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Rainstorm Dreaming

On Gurindji land, perched on the northern edge of the Tanami Desert is Lajamanu Community, home to the Warlpiri people. Since 2005, the community has joined forces with Tracks Dance Company to present Milpirri Festival – a bilingual and bicultural celebration of Warlpiri culture.

This month, Tracks brings a taste of the festival to Larrakia Country with Milpirri Sensorium – an immersive experience bursting with dance, music and vivid imagery.

By Kate Conway

The performance is centred on 27 brightly coloured banners representing Warlpiri kinship relationships celebrating the community's cultural identity. Tracks worked with music producers, Monkey Marc and Mantra, to create a contemporary soundtrack featuring Warlpiri Elders to accompany footage of dancers for a complete audio visual experience.

“We can’t bring the desert here, so we are trying to create a sense of the festival with the Sensorium. Being outdoors, the song, the dance, and the visuals. There’ll be a small group of Elders singing live,” explains Tracks Dance Artistic Director David McMicken.

Alongside the sensorium, audiences are invited to a two-day symposium of workshops and discussions hosted by Tracks and Lajamanu community members, exploring how Warlpiri knowledge is passed on intergenerationally, from traditional into contemporary, and a session on kinship relationships.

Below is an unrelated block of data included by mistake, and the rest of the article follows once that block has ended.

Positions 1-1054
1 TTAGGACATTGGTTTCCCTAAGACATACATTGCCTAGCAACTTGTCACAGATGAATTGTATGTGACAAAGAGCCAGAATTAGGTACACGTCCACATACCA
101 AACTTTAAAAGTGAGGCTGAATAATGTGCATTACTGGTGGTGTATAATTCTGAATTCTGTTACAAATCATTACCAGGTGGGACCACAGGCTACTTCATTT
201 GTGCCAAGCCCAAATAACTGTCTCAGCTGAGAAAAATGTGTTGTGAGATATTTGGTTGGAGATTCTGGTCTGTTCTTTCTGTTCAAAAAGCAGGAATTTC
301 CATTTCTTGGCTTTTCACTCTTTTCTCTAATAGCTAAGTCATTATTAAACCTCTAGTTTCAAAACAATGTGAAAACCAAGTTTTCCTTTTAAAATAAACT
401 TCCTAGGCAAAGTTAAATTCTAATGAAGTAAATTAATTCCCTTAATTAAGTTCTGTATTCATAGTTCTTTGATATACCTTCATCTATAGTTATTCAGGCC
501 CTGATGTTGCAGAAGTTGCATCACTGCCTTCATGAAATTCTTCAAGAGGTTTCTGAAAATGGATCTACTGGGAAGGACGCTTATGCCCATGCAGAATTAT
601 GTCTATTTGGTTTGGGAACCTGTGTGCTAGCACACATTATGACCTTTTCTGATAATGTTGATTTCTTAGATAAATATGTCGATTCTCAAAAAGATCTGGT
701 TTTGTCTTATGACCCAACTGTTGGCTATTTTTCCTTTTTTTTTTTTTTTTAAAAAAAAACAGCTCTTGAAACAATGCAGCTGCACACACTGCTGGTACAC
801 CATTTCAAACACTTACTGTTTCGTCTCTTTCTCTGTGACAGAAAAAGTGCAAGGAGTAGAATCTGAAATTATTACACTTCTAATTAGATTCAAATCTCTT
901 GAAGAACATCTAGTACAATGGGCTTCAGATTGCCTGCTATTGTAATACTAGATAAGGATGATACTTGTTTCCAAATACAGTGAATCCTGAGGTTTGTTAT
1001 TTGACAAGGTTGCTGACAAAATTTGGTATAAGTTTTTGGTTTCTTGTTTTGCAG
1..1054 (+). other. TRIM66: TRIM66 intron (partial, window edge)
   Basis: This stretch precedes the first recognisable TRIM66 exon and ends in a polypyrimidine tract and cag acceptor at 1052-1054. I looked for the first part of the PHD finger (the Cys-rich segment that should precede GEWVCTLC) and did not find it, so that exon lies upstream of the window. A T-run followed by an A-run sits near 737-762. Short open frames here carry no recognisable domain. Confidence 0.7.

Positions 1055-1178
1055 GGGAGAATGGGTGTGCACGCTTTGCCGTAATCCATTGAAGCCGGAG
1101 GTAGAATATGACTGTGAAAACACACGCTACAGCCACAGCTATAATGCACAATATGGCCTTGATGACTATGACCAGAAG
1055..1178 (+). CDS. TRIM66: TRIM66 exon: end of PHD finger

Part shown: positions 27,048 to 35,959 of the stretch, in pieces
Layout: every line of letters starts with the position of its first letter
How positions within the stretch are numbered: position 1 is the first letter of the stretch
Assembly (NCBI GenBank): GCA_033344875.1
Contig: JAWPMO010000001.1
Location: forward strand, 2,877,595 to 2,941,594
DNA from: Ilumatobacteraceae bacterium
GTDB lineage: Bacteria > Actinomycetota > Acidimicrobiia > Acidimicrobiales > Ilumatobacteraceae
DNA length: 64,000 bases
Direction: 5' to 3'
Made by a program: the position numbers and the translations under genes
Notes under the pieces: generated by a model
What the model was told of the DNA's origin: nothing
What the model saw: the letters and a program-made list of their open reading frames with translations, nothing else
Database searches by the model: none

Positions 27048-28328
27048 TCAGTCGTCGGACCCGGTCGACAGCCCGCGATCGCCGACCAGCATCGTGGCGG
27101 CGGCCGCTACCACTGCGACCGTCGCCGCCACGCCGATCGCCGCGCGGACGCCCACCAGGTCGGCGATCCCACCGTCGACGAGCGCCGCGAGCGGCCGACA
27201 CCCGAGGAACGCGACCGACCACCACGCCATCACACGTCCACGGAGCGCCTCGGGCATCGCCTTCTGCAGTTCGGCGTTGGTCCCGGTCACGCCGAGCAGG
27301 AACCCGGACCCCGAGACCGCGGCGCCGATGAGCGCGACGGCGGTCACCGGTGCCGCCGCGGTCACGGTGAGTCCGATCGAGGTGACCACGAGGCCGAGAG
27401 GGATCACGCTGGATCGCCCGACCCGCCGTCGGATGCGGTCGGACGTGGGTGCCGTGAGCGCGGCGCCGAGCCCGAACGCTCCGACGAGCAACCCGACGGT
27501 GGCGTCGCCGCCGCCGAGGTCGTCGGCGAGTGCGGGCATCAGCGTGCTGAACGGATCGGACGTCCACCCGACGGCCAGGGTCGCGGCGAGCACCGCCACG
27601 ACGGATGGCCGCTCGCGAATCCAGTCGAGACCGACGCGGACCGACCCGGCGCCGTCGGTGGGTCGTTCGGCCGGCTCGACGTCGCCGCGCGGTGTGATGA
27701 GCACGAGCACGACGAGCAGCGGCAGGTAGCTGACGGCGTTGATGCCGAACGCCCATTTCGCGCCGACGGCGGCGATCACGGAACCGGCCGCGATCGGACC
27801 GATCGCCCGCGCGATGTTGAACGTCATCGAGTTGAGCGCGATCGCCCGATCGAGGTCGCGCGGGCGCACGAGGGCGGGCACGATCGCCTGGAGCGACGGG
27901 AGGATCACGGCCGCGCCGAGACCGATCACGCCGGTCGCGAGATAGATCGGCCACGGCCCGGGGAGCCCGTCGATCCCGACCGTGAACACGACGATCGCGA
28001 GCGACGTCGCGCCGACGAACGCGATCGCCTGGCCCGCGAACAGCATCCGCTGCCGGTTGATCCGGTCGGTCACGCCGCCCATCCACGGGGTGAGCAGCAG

Milpirri is based on the Ngapa Jukurrpa Rainstorm Dreaming of the Jampijinpa family. When hot desert air rises and merges with cold air, the Milpirri cloud is formed bringing thunder and lightning, but also rain, new growth and food. The Dreaming is a metaphor for the potential interaction between Indigenous and non-indigenous people, coming together and working through differences.

The sensorium is the latest venture in Tracks’ long running history of creative collaboration with Lajamanu. Working closely with Milpirri Festival Creative Director, Warlpiri man Steve Wanta Jampijinpa Patrick, the sensorium embodies the Milpirri ethos of fusing the energy of youth with the wisdom of Elders to gain a better understanding of Western and Walpiri learning.

“It’s not just Lajamanu, it’s not just Tracks. In the Milpirri sense it’s the two things that have come together ... you see both contemporary and traditional work,” McMicken says.

“Even the designs painted on the bodies are not done in full ceremonial way, they’re done in a contemporary dance way. You can see that the collaboration of two things coming together can have really good benefits.”

Milpirri Sensorium
WHEN SUN 13 – THU 17 AUG 7PM, 7.40PM & 8PM

Milpirri Symposium
WHEN TUE 15 & WED 16 AUG 9-11.30AM


Images: Photo: Eve Milpirri

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